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A survey of adolescents' attitudes toward over-the-counter access to oral contraceptive pills

Ruth Manski, BA, Emory University

Project abstract

Lack of access to contraception is a main reason for contraceptive nonuse among adolescents in the United States experiencing an unintended pregnancy. A growing body of evidence suggests that over-the-counter access to oral contraceptive pills may improve contraceptive access and use among adult women. However, no work to date has directly investigated how moving oral contraceptive pills over the counter would impact adolescents, a population disproportionately affected by unintended pregnancy.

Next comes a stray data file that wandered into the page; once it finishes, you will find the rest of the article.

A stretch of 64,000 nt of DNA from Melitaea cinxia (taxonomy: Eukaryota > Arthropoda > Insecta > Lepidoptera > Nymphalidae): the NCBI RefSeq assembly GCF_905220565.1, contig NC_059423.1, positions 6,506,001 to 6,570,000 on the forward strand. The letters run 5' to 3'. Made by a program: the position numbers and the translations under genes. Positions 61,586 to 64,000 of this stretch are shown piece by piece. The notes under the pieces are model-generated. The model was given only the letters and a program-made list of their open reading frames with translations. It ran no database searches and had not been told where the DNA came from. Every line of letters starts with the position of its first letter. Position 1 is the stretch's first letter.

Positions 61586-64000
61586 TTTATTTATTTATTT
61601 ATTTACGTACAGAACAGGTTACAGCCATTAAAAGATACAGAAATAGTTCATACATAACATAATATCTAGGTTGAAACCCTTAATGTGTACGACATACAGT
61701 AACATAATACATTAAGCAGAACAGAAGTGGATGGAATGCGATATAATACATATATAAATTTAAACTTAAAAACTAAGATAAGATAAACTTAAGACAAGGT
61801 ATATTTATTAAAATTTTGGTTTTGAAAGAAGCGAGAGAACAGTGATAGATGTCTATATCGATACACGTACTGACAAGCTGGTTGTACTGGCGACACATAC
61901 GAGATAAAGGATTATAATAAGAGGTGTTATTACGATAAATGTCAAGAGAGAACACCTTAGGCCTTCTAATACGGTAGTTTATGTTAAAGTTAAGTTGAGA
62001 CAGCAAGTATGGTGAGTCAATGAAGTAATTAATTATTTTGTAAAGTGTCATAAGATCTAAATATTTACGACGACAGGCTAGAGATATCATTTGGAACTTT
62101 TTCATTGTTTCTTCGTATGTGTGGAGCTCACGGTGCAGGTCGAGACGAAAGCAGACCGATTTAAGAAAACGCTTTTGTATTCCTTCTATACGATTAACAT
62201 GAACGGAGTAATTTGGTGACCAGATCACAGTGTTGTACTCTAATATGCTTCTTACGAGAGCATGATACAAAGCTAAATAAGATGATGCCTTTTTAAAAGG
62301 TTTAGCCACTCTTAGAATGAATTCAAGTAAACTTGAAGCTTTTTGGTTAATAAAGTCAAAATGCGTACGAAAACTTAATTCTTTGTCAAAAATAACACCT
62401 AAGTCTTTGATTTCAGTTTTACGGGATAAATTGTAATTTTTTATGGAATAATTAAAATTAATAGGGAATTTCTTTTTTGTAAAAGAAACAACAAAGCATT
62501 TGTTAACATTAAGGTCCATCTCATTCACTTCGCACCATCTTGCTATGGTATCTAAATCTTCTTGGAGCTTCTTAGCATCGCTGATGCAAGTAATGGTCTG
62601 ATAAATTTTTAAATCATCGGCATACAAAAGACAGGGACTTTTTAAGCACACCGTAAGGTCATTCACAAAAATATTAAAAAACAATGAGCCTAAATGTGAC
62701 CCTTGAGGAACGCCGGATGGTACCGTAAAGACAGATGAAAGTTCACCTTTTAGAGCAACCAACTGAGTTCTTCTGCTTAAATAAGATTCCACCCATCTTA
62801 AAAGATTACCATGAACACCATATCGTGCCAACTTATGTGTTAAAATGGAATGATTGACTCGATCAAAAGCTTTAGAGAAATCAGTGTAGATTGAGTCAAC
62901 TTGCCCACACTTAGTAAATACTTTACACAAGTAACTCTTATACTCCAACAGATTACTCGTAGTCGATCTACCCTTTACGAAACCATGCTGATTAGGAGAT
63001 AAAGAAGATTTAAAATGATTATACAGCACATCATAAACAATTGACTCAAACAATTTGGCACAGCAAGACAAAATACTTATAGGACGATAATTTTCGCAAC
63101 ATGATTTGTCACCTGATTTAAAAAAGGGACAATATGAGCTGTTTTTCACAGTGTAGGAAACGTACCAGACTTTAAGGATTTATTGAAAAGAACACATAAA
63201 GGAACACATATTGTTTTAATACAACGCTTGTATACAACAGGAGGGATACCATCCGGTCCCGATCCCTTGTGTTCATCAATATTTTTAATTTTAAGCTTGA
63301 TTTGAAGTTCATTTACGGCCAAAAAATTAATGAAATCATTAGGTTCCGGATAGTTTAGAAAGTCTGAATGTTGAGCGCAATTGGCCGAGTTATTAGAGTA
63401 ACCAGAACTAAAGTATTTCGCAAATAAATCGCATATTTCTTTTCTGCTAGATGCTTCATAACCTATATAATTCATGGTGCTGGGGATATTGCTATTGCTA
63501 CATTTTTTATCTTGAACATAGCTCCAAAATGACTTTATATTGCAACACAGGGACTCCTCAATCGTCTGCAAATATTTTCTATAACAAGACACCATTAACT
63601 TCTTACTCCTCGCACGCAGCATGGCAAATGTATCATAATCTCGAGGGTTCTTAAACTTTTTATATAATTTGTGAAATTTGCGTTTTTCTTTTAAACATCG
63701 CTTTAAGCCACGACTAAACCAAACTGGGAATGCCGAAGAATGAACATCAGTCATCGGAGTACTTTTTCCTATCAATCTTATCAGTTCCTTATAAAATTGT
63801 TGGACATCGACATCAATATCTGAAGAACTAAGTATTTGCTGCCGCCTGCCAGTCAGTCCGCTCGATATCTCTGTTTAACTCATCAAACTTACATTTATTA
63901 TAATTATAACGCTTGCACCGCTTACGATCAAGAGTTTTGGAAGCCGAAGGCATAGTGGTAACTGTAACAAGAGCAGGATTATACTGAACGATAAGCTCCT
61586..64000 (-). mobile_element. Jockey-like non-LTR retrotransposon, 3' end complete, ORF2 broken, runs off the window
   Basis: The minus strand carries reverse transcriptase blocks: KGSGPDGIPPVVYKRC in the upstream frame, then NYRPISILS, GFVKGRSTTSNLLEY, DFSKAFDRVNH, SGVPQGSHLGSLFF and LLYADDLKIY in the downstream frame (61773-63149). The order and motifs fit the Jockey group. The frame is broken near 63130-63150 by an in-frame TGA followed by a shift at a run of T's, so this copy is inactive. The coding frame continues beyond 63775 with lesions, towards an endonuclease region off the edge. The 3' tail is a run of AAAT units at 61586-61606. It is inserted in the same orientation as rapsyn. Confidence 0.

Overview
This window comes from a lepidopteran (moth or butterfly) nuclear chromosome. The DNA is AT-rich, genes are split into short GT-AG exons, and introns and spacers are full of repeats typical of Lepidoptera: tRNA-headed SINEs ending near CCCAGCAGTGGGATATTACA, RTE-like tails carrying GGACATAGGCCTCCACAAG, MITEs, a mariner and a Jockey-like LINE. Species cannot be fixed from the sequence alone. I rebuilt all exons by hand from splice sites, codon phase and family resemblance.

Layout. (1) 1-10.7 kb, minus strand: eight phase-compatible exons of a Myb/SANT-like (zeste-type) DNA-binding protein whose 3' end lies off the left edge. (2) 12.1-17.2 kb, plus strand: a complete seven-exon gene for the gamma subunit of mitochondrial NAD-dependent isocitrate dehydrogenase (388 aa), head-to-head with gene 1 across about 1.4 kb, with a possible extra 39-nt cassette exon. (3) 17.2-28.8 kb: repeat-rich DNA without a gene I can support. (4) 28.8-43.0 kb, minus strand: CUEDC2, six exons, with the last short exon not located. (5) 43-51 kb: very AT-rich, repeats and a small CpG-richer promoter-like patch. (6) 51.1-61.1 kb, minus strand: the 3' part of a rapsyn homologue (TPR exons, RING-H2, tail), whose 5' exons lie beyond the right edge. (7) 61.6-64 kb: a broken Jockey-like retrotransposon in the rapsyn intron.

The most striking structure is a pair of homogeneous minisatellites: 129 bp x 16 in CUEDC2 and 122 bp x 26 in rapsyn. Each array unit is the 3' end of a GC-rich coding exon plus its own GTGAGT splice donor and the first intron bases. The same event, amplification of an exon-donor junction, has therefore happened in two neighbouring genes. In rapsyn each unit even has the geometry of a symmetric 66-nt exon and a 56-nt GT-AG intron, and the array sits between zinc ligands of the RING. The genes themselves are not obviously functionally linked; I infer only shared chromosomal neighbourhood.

This quantitative study seeks to fill this gap in the literature. Through an online survey with 345 female adolescents age 14-17, we will explore adolescents' 1) interest in and support of over-the-counter access to oral contraceptive pills; 2) perceptions of the advantages and disadvantages of over-the-counter access; and 3) abilities to read and understand an oral contraceptive pill product label.

Findings from this study will address significant gaps in the existing scholarship on over-the-counter access to oral contraceptive pills and will help inform future policy decisions to move oral contraceptive pills over the counter for adolescents.


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